“We are all teachers and healers.” M. Scott Peck, M.D.
Dr. Peck spoke these words to me personally soon after his book The Road Less Traveled became an international best seller. These words became embedded in my mind from that day forward in the 1980’s. This concept made a profound impression on me; and instead of making me feel “special,” made me feel a sense of great responsibility.
Many psychiatrists have spoken words of wisdom to me through the years (ah, yes, there have been many), but no words have stayed with me quite like these. To think that everything I do and say is teaching people something, and that I have the ability to heal people by my attitudes, words, and actions is quite a lot to handle.
But as I have pondered these words through the years, they completely make sense. Most people are looking for answers to questions in their lives, and they look to the rest of humanity to find those answers. Everything that they observe, hear, and feel is contributing to their impression of themselves and the world around them. Through those same experiences people can receive healing; and unfortunately, can receive the opposite of healing.
Something as simple as your smile can teach a stranger who is going through a rough time that there is kindness and joy in life, and that knowledge can lead to healing whatever is troubling them whether it is emotional, spiritual, or physical. At the same time, your cold or disapproving look can confirm in their mind the lesson that the world is a cold place; and that experience for them can contribute to their illness.
Dr. Elaine Hatfield (University of Hawaii) has shown in her research that without speaking a word or even being visible, a happy person in the same room with an angry person has the effect of elevating the angry person’s mood. Of course, the opposite sometimes occurs: It is the happy person whose mood is negatively affected by the presence of an angry person in the room, without a word or look being exchanged. The lesson here is that you are teaching and healing without a word or a look. We are constantly giving off energy that has an effect on others around us, as well as on the environment.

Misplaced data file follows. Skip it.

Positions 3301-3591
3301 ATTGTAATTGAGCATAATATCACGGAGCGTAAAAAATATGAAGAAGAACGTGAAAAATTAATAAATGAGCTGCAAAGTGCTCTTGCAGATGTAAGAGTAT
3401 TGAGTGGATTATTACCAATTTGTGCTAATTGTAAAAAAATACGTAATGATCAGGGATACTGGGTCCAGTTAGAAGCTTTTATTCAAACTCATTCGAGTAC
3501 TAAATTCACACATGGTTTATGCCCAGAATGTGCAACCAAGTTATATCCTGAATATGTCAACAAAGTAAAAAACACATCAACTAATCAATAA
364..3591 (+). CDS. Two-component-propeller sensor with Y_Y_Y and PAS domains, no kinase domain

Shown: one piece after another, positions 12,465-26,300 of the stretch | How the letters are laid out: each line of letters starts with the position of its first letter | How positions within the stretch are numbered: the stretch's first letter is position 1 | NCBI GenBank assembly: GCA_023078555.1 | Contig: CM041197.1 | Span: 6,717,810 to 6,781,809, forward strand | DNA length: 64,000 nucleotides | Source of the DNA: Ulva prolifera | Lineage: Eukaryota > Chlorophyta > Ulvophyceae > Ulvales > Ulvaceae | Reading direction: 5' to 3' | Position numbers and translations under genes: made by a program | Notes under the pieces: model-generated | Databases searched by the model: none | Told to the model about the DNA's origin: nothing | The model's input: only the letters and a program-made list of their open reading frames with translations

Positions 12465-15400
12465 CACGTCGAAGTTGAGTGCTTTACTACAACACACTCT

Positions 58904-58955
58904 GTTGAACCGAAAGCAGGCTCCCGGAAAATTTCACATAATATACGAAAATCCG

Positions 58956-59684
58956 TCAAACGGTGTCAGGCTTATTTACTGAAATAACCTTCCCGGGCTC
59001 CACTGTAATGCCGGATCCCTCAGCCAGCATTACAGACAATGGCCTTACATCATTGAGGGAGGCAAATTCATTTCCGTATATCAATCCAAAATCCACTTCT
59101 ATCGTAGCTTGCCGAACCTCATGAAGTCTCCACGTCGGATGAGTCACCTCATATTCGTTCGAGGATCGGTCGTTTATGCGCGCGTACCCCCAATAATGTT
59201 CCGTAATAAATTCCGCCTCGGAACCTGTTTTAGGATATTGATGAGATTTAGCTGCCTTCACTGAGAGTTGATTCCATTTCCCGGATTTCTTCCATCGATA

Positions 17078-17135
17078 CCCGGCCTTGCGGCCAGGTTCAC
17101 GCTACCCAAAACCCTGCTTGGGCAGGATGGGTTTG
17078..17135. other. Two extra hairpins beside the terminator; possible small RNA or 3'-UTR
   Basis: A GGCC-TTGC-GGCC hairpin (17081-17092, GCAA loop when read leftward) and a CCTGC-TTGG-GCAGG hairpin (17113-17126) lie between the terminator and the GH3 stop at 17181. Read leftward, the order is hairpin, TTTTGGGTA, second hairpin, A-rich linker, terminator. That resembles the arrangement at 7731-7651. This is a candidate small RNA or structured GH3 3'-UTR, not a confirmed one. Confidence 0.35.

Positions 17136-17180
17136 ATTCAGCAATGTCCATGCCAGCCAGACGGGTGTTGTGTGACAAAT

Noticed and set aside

Martin Buber, in his classic book I and Thou, illustrates how profoundly healing it is for a person to truly listen to another person. Both people are healed in that “I-Thou” experience. Your mere presence with someone can have a healing effect on them, and on you in the process. Martin Buber, a Jewish philosopher, attributes this healing effect to a Higher Power being present in that I-Thou relationship.
Many people think that they themselves are too damaged to be a teacher or healer; but throughout history in many cultures it has been shown that the most wounded among us (both physically and/or emotionally wounded) are the most healing influences. It is through our persistence to overcome our own struggles that we develop stronger healing and teaching energies.
You are a force for significant good in the Universe. What do you want to teach through your life? How will you direct your healing ability? You are a teacher and a healer.
Christopher Knippers, Ph.D. May 10, 2017